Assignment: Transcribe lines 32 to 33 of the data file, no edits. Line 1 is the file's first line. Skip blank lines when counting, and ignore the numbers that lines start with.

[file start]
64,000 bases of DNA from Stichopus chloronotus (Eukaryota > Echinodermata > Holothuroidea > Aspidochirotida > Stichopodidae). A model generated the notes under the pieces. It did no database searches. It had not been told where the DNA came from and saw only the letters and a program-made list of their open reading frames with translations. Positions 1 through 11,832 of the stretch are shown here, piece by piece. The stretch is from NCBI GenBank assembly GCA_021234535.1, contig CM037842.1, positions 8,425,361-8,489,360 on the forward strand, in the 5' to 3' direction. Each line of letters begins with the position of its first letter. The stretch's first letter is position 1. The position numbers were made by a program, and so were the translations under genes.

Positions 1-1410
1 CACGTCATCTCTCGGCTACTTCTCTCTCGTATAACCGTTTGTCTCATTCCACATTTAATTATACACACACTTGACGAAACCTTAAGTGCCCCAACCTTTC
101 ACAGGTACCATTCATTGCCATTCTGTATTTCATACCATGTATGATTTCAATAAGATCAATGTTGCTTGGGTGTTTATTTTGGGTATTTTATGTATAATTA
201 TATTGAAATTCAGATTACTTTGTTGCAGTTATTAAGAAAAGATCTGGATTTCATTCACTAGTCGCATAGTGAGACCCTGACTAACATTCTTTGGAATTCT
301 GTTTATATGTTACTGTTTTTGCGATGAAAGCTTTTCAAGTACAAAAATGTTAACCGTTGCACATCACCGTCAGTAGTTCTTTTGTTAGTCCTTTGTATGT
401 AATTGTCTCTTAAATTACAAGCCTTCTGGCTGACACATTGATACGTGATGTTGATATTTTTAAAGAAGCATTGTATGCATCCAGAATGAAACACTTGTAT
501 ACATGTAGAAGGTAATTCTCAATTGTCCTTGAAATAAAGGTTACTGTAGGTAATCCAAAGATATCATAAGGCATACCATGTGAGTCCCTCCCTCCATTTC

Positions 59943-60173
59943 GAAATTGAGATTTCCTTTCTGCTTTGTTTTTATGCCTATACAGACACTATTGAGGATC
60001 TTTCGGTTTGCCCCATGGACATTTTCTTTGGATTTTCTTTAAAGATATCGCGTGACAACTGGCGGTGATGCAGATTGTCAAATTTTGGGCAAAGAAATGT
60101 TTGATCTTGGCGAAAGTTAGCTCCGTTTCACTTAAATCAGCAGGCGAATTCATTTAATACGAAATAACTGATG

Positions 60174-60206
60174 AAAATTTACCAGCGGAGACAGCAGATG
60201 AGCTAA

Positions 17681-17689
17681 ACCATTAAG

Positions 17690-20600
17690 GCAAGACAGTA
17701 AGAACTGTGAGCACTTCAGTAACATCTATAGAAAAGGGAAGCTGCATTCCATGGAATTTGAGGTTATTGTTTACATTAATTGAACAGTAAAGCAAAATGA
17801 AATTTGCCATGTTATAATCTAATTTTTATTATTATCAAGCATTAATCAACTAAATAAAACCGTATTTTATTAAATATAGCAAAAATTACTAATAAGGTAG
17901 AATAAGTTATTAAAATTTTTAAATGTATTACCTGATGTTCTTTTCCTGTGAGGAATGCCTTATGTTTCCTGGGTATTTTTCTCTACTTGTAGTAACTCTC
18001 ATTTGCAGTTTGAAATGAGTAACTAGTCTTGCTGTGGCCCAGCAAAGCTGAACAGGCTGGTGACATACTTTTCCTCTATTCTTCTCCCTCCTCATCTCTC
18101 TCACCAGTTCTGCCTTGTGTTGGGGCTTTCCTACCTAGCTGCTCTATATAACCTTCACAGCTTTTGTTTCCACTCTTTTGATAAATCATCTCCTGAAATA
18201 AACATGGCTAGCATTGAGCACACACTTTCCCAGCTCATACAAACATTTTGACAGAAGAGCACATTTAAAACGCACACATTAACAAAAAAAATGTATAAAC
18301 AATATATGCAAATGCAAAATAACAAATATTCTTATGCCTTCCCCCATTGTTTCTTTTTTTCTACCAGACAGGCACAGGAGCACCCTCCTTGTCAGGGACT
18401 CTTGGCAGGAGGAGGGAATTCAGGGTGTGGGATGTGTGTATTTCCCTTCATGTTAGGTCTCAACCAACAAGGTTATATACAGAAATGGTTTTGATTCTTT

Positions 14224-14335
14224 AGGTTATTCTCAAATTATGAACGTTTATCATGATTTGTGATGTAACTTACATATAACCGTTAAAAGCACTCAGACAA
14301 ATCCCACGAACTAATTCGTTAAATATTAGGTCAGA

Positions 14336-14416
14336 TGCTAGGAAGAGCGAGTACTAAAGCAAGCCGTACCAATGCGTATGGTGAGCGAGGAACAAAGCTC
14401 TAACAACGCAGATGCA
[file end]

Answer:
14336 TGCTAGGAAGAGCGAGTACTAAAGCAAGCCGTACCAATGCGTATGGTGAGCGAGGAACAAAGCTC
14401 TAACAACGCAGATGCA